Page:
It has been very encouraging to see the recent conversations where celebrities have talked openly about personal struggles and mental illness in hopes of decreasing the stigma. Currently making headlines are Lady Gaga’s open letter about suffering from Post-traumatic stress disorder as well as the Princes Harry and William talking about their struggles after losing their mother.

In our culture, we are comfortable talking about physical illness whether it is a passing cold or a lifelong struggle with diabetes. Even if people don’t seek out medical care, it seems less about shame and more about practicalities (no time, high deductibles, etc.). Unfortunately, we do not interact with mental illness in the same way. Too many people feel it is something they must suffer with in silence and too many people lack accurate information about the range of treatments available, including therapy and medication. How can we change that?

  • Know your families mental health history: We are cued up by our medical doctors to know which illnesses family members have that increase our own risk (e.g. heart disease, breast cancer). That information is shared with our healthcare providers to develop the best possible treatment plan. We need to do the same with our families mental health history. As a psychologist, I often hear people say I think my dad was depressed because he drank a lot or my aunt had a “breakdown”. This information is certainly helpful to me to get a broad picture, but more accuracy helps me determine the best course of action. A “breakdown” could refer to anxiety, depression, or psychosis. The more people feel comfortable talking about this within families and to their providers, the more providers can help develop a good plan.
  • Know the early warning signs: Seek out education about signs and symptoms for any mental illnesses that run in your family. National Alliance on Mental Illness ( website) is an excellent resource to help you learn the signs and symptoms of different disorders. Seeking treatment early means the symptoms are less entrenched and tend to respond more quickly to therapeutic or medication interventions. Even if you don’t know your family history, pay attention to these general signs: change in sleep/appetite, change in mood, change in functioning (e.g. difficult to concentrate) or change in behavior (e.g. someone social no longer wants to spend time with friends and family, decreased academic or work performance).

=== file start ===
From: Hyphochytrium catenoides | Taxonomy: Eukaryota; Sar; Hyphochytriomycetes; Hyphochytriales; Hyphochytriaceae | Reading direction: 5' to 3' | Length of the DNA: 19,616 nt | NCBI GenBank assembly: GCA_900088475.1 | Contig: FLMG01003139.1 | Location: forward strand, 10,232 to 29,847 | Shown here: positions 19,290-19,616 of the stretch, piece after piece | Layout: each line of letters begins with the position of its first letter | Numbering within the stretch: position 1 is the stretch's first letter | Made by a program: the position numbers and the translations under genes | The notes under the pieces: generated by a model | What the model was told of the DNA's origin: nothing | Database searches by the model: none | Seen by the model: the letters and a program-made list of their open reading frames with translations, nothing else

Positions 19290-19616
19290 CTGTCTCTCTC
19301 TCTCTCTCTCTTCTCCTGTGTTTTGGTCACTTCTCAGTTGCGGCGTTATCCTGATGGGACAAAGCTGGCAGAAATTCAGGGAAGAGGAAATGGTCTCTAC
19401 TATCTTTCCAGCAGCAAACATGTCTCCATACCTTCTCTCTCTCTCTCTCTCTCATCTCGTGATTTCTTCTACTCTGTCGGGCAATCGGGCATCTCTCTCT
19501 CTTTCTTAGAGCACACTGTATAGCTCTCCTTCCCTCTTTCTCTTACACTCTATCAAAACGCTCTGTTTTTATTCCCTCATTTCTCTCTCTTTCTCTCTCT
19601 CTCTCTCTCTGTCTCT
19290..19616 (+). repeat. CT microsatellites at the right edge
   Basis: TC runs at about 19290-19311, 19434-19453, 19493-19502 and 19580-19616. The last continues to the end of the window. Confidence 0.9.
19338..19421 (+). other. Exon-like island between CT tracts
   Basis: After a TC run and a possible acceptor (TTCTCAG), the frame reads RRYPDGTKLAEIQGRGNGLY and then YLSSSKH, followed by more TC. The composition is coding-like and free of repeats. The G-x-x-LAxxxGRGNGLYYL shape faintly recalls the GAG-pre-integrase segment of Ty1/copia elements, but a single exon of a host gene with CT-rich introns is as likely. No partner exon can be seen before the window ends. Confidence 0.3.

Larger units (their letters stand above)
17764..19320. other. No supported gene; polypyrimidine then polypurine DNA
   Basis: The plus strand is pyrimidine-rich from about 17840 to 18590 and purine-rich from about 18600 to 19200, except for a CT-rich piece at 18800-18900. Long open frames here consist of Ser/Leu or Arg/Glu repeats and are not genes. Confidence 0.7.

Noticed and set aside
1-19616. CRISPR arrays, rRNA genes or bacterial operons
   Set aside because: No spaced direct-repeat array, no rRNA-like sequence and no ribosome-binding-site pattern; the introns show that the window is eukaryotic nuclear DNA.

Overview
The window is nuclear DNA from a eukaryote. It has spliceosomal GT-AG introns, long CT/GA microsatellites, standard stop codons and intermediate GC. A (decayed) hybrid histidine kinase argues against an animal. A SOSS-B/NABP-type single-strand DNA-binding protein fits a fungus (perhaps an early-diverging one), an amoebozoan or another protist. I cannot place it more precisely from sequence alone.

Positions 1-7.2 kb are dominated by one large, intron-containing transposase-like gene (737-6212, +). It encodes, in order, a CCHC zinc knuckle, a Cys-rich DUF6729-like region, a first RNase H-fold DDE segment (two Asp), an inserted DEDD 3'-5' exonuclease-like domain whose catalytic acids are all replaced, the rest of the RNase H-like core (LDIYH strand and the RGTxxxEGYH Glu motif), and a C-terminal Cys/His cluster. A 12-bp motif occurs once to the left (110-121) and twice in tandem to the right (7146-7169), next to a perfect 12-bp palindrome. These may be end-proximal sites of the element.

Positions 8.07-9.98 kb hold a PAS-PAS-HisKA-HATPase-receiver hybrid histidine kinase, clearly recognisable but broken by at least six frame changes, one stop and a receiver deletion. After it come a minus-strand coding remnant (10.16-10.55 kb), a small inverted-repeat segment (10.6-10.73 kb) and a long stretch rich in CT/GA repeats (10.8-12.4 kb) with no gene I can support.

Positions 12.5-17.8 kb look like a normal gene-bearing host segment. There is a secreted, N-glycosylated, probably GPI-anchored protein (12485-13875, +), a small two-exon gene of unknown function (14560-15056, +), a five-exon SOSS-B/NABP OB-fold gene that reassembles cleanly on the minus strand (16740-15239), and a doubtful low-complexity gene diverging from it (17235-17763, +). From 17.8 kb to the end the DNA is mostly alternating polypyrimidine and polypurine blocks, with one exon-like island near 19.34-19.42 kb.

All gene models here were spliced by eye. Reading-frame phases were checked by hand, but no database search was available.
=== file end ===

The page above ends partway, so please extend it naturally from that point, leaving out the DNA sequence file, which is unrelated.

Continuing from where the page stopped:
• Seek help. Surround yourself with supportive friends and family and seek professional help. Talk to your primary care provider or seek out a therapist when you first have concerns and they can help determine the best thing to do. A psychologist or psychiatrist is highly trained to evaluate a person’s mental health so utilize their expertise just as you would a dermatologist for a skin issue.

When professional athletes or celebrities bring these causes to our attention, it helps us see that anyone can suffer from mental illness. However, we all have to play a part in decreasing the stigma. As your kids get older, share mental health history just as you would medical health. Consider sharing your own experiences with supportive friends and family. If a loved one comes to you with a concern about emotional struggle, take it seriously and respond with empathy. We can all work together to see mental illness as a part of life, just like physical illness, and be proactive in going for needed treatments to minimize the suffering and alienation.